Most people don’t think twice about where their trash goes. However, environmental activist Rob Greenfield is on a mission to change that with the campaign “30 Days of Wearing My Trash.”
To help people comprehend exactly how much trash they throw out every month, the 35-year-old Wisconsin native and former marketing company owner constructed a custom suit made from all the trash he produced in 30 days.
The suit is clear and showcases everything that he threw away in a month, from coffee cups to a laptop charger. When it was completed, it also weighed about 72 pounds!
In a statement on his website, Greenfield explains that the average American throws away nearly 5 pounds of trash every day without thinking twice. He hopes that by showing people what 30 days of trash looks like, he’ll encourage them to reconsider the number of single-use items they utilize and make more sustainable choices in the future.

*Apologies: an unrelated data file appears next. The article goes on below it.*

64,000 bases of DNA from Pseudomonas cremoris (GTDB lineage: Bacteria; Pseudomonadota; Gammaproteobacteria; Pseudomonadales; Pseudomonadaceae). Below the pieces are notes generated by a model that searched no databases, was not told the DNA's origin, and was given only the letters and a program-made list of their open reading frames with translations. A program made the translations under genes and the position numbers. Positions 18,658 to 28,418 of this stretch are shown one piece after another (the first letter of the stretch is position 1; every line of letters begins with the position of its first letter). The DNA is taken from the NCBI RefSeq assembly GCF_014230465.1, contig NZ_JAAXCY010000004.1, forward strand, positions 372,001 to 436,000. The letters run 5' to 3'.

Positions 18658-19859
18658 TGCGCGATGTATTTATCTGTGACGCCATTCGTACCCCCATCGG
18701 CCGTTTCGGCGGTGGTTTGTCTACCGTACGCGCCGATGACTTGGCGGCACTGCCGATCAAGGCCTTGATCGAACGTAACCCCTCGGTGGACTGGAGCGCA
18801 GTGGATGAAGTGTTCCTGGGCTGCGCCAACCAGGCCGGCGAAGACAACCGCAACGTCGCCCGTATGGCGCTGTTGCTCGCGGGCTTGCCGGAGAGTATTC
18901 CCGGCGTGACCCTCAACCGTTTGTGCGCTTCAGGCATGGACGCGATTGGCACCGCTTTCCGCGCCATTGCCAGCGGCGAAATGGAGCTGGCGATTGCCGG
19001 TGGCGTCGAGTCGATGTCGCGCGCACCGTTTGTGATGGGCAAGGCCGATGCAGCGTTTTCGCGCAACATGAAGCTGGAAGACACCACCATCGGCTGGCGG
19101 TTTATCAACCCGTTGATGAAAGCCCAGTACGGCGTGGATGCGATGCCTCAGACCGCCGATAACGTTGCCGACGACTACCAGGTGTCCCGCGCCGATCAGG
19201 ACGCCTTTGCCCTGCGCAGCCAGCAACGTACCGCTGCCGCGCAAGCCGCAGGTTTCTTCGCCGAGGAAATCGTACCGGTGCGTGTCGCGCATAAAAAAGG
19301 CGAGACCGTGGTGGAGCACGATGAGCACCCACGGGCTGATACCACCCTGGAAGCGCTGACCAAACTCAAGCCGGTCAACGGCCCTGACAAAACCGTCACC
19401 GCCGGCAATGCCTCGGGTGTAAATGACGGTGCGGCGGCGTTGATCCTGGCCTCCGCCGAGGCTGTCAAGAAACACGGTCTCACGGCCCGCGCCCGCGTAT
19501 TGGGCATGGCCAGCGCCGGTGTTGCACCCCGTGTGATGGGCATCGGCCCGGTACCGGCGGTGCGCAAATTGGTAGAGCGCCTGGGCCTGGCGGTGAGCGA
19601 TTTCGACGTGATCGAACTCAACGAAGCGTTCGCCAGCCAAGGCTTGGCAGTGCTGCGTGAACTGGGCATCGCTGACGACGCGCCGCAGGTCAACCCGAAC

Greenfield isn’t just interested in lecturing Americans about how much trash they produce. In an Instagram post (which features an image of him wearing the trash suit), he also provided actionable steps to help them make positive changes, including the following:
- Buying more reusable items
- Buying clothing and household goods secondhand
- Composting produce and other food items instead of throwing them away
- Buying more unpackaged foods
- Buying food from local, sustainable farmers
He also encouraged his social media followers to “love [themselves] more than [they] love stuff” and question whether or not they really need to buy new things as often as they do.
Greenfield has spent nearly a decade carrying out projects related to addressing environmental issues — including going a full year without showering!
Those who want to learn more about the “30 Days of Wearing My Trash” project, this time held in Los Angeles, California, can watch Greenfield’s video below. They can also follow him on Instagram or visit his website for more information on his activism, as well as how to live a sustainable, waste-free lifestyle.